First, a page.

Scientist of the Day - Henry Hoppner
Henry Parkyns Hoppner, an officer and artist in the British Royal Navy, died Dec. 22, 1833, at age 38. Hoppner went on four of the British voyages that attempted to find a Northwest Passage between 1818 and 1825, the last time as commander of his own ship, the HMS Fury. The Fury was one of a class of ships that the British Navy called bomb vessels; they were very broad and strong and were designed to inflict heavy mortar attacks on land-based fortifications. Bomb vessels were given fiery names, such as Erebus, Terror, Hecla, Vesuvius, as well as Fury. Since they were so robustly built, bomb vessels became the natural choice when the British ventured into ice-filled Arctic waters in 1818. On William Parry's third voyage to the Arctic, 1824-5, Parry commanded the Hecla and Hoppner the Fury. The made it partway through the Arctic archipelago but were beset by ice in a place called Prince Regent inlet. The Fury, unusually for a bomb vessel, succumbed to the crush of the ice floes and had to be abandoned on Somerset Island, at a place known, ever since, as Fury Beach. All of the ship’s stores were unloaded onto the beach, as the Fury’s crew crammed aboard the Hecla, and these tins of meat and biscuits proved to be the salvation for two future Arctic expeditions.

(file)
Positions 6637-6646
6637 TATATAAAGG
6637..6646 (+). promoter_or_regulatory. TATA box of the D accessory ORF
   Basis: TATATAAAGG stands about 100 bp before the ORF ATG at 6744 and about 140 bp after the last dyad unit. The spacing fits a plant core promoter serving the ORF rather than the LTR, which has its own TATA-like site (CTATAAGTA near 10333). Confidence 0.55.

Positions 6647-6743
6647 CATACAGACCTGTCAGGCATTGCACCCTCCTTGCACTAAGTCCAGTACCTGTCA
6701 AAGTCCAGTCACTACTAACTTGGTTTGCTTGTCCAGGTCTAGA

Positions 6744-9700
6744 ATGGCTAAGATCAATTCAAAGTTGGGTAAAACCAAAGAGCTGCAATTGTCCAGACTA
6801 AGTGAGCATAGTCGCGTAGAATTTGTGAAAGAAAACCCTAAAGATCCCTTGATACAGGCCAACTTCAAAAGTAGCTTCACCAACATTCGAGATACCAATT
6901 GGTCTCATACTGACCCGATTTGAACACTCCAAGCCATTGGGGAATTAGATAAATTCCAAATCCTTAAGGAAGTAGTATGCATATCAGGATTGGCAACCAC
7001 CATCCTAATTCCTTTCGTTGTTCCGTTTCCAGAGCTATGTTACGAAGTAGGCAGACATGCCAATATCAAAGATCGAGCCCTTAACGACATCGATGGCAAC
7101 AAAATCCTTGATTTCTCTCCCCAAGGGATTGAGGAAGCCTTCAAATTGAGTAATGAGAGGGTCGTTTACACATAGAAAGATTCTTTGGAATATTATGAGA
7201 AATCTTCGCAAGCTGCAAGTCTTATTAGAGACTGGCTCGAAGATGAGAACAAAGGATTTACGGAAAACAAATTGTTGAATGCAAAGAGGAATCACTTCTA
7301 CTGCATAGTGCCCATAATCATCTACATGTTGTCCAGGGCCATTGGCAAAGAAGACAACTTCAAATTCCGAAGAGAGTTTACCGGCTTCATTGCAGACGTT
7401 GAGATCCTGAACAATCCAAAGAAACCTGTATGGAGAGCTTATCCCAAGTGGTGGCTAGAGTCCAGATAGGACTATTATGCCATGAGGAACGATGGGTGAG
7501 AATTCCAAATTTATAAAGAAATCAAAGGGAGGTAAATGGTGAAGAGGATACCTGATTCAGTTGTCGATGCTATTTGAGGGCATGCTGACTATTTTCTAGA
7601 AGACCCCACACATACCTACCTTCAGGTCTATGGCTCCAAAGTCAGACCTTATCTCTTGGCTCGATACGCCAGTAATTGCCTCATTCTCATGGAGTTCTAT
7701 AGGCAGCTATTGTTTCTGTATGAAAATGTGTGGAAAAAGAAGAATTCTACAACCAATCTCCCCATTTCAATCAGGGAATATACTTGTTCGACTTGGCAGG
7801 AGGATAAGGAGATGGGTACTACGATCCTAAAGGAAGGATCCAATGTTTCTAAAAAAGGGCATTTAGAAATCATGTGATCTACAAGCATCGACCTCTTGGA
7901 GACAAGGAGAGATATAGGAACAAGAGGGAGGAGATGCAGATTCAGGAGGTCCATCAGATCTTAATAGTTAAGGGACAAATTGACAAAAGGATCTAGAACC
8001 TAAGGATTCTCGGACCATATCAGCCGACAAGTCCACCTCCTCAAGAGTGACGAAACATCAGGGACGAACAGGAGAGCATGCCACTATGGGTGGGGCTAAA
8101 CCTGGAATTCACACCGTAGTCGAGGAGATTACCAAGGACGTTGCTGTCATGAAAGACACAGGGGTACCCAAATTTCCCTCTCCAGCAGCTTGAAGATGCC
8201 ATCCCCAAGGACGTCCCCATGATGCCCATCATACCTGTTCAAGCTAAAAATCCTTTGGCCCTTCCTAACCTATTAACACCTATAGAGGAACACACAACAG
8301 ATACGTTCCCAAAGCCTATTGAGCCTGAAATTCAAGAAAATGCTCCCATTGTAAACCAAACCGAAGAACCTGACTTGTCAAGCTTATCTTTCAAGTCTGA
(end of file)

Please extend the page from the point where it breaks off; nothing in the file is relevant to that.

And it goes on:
Hoppner might have been a better artist than he was a commander. He contributed sketches to several of the narratives by Parry and John Ross. We see above, in order, an image of the Hecla and Fury ‘Sailing through Young Ice”; a view of Barrow’s Strait from Parry’s first voyage in 1819-20; a drawing in color of a young Inuit woman, Kallie, whom the men of Ross’s first voyage encountered in Greenland in 1818; and a sketch of the Fury stranded on the beach that would bear her name. We displayed the latter plate, and one other, in our 2008 exhibition, Ice: A Victorian Romance.
Dr. William B. Ashworth, Jr., Consultant for the History of Science, Linda Hall Library and Associate Professor, Department of History, University of Missouri-Kansas City. Comments or corrections are welcome; please direct to email@example.com.